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Surveys continuing to assess storm damage

The Baltimore Sun

Storm damage surveys continued late yesterday in the wake of Sunday's violent weather. But the count of tornadoes that raked parts of Maryland over the weekend remained at two.

Storm damage reported in Towson, Lutherville and Hunt Valley fell far short of the criteria for tornadoes after a survey by Christopher Strong, warning coordination meteorologist for the National Weather Service's Baltimore-Washington Forecast Office in Sterling, Va.

"We saw a couple of branches down," he said. "That was about the extent of it."

But the damage patterns in Charles and Prince George's counties did indicate that two relatively weak tornadoes touched down there.

Sunday's storms provided a curious prelude for a meeting in Linthicum of several hundred emergency management officials, who convened yesterday for the Maryland Emergency Management Agency's 23rd annual Severe Storms Awareness Conference.

On the meeting's agenda: a talk titled "Tornado Damage Assessment - Recognizing the Signs." It was delivered by Strong and William Sammler, the warning coordination meteorologist at the National Weather Service's Wakefield, Va., forecast office.

After the meeting, Strong was dispatched to survey the Baltimore County damage.

The storms also damaged Glyndon United Methodist Church and sparked a fire, the pastor said yesterday. The roof of the bell tower burned, but smoke and water damage were primarily confined to an area behind the sanctuary, said the Rev. Norman Obenshain. There were no injuries.

A fire at a home under construction on Wrights Mill Road in Randallstown also might have been started by a lightning strike, said Elise Armacost, a Fire Department spokeswoman. The fire was reported about 6:30 p.m.

Lightning also knocked down a chimney at Nabbs Creek Cafe at Maurgale Marina in Glen Burnie, and triggered a fire in a home in the 7700 block of Ricker Road in Severn. A woman in the home escaped without injury. Damages were put at $20,000, fire officials said.

Storm surveys in Southern Maryland found evidence of two tornado touchdowns, one northeast of La Plata in Charles County and the other west of Hyattsville in Prince George's County. Both, apparently, were caused by the same "parent" storm.

The tornadoes were rated as relatively minor EF-0 and EF-1 twisters on the "Enhanced Fujita Scale," with maximum wind speeds of 80 mph and 100 mph, respectively.

The first touched down about 2:10 p.m. in the town of St. Charles, according to the National Weather Service.

The winds snapped or uprooted several large trees. Some trees fell on houses and vehicles. Several homes lost roof shingles and sections of siding. A large shed was moved off its foundation and had its doors blown out.

The storm stayed on the ground for about two miles, with a width of 50 to 100 yards, the weather service said.

Strong said it was the strong rotation seen on radar at Andrews Air Force Base, the two-mile path of storm damage and damage evident in photographs from emergency managers that cinched the finding.

After hitting, the twister lifted, and the storm moved north, he said. About 2:40 p.m., another funnel touched down in Chillum in Prince George's County, causing tree damage at a water park.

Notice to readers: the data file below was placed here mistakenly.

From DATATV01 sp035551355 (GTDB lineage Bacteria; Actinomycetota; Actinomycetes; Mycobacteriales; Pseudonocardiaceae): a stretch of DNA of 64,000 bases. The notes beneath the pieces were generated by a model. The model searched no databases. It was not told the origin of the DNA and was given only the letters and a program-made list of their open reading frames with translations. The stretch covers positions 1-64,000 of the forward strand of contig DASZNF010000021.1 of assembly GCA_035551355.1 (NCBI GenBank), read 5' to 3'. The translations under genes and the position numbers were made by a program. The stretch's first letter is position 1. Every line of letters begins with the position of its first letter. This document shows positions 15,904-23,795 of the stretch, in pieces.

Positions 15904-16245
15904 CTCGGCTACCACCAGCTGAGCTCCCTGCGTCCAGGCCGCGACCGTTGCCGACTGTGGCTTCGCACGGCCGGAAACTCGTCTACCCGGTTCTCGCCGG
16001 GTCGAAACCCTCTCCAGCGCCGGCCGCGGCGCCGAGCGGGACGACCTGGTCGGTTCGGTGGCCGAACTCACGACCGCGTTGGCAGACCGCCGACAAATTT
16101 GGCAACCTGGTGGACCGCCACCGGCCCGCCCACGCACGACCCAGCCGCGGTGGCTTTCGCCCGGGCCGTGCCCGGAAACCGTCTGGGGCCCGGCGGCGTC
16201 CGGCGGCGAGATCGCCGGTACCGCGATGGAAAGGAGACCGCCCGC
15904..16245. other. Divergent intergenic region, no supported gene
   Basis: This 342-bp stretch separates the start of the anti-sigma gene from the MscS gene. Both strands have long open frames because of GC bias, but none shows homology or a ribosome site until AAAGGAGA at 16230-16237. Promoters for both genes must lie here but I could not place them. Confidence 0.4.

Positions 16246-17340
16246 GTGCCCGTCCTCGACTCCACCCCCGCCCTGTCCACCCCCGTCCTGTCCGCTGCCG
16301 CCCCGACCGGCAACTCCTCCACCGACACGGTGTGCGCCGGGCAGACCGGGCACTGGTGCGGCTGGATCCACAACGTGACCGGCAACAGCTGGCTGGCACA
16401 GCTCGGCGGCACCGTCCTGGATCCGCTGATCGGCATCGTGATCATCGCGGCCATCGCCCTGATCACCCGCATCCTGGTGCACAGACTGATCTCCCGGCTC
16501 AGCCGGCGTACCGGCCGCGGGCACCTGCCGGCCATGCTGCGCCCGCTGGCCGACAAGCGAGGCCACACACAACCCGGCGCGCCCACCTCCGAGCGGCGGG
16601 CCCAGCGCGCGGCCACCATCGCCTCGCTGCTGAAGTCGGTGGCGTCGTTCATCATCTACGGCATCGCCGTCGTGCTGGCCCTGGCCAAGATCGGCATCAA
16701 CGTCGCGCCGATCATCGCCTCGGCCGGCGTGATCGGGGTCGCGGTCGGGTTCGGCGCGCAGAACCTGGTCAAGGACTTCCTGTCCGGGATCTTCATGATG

The tornado then intensified, according to the damage assessment team. It crossed woods behind the George E. Peters Adventist Elementary School, lifted a portion of the school's roof and hurled it onto a downwind parking lot.

A construction trailer at the school was overturned, and debris broke windows at the Metropolitan Adventist Church across the parking lot. A slab of plywood was blown into a county fire station, knocking out its electrical service.

A firefighter told weather service officials that he saw rotation in the debris.

"Putting it all together, each individual thing makes more sense if it was a tornado rather than straight-line winds," Strong said.

Storm surveys are required by law. The results help forecasters improve the reliability of their warnings, and serve the needs of emergency managers, property owners and the media, Sammler said.

But there's a lot of mythology about tornadoes for the experts to sort through.

For example, demolished homes, unroofed houses, snapped, twisted trees and road signs and reports of "roaring" winds can all be caused by straight-line winds, Sammler said.

Among the clues that point to a tornado:

A narrow, concentrated path of damage is more indicative of a tornado than widespread, diffuse damage.

Impact damage on several sides of buildings. Straight-line winds result in damage on just one side.

Debris, such as roof sections, hurled in directions different from the storm's track.

Trees that are partially debarked and totally defoliated have likely been hit by a tornado.

All these kinds of clues, and more, have been incorporated into the new Enhanced Fujita Scale of tornado intensity, which was developed with the aid of physicists and structural engineers, and adopted last year by the weather service.

The new scale gives surveyors 28 damage indicators based on the types and ages of the trees, vehicles or buildings affected, and the damage that's evident.

They consider the full range of damage they see - both what was affected and what wasn't. That provides them with a range of likely wind speeds from which they can assign an EF scale number.

Sun reporters Nicole Fuller and Mary Gail Hare contributed to this article.

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